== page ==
Reality Check: Sanders on Big Tobacco vs. Uruguay

By Chip Grabow, CNN

Sanders was asked by voter Dave Sprung — who said his dad had died of lung cancer — what reforms he would put in place on cigarette smoking. Sanders sympathized with Sprung, saying his father too died young and that cigarette smoking contributed to that.

Among other things, Sanders said he would take on the tobacco companies who, he said, “peddle cigarettes to kids in other parts of the world.” Sanders went on to talk about a trade issue over which Philip Morris International, one of the largest tobacco companies in the world, sued Uruguay. “And you know why they sued Uruguay?” Sanders asked, “Because their President was an oncologist, felt very strongly about this issue, worked very hard for tobacco prevention. And Phillip Morris said you are denying our company future profits.”

So, did Philip Morris actually sue the government of Uruguay? Indeed it did, indirectly. It filed with the international trade arbitration branch of the World Bank. The tobacco company took issue with Uruguay’s policy of implementing prominent health warnings that covered half a pack of cigarettes. In 2006, President Tabare Vazquez, a physician, had begun new public health initiatives to reduce smoking. He banned smoking in enclosed places, and then in 2008, introduced a new law calling for the larger health warnings on packs of cigarettes. In 2009, the Uruguayan government further increased the size of those warning labels. It also limited tobacco companies from selling more than one brand. And in 2010, Uruguay raised cigarette taxes to 70% of the pack’s price.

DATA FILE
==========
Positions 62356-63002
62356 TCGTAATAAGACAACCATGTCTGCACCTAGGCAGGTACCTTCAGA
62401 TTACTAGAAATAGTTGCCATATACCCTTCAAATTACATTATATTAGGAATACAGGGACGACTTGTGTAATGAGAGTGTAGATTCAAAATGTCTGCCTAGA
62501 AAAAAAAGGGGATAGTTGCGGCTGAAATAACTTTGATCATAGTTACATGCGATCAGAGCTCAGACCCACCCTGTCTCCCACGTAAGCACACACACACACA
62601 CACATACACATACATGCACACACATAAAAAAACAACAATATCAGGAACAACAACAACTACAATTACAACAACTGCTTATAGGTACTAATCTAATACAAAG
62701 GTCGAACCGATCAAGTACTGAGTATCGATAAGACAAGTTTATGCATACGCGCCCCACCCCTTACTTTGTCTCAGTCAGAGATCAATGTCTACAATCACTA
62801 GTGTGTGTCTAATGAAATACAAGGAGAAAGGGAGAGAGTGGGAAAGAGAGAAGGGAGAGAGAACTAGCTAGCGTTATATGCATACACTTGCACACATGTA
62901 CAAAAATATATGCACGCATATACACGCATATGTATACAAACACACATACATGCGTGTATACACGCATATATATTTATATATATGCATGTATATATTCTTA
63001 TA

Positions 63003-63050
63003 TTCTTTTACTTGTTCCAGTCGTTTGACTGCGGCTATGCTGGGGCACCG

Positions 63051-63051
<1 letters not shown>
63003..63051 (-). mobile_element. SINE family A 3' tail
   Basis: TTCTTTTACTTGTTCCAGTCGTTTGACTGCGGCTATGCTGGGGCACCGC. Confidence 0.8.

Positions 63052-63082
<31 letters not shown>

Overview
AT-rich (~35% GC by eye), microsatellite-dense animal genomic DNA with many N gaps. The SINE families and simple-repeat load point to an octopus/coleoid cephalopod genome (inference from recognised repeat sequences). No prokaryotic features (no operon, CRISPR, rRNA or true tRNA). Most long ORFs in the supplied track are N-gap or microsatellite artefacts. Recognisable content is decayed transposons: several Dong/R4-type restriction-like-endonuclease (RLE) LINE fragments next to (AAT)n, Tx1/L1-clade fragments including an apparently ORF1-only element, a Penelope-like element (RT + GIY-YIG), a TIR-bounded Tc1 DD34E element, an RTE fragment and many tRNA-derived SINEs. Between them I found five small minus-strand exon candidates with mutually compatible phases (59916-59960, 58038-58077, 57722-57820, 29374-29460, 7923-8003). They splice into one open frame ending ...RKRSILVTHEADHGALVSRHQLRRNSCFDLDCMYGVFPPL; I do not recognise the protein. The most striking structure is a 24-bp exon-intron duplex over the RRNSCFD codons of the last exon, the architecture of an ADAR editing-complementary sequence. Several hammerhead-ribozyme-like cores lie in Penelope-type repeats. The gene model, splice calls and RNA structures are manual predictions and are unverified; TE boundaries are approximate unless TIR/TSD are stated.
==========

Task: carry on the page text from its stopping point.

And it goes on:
In 2010, Philip Morris started legal action appearing before the World Bank’s International Center for Settlement of Investment Disputes. Suing for $25 million in damages, Philip Morris argued Uruguay’s tobacco measures caused the cigarette maker to suffer “substantial losses” by restricting sales to just one brand and imposing larger warning labels preventing its trademarks being displayed properly.

According to the International Center for Settlement of Investment Disputes, the status of the case is still pending. But we have a verdict on Sanders’ claim: True.

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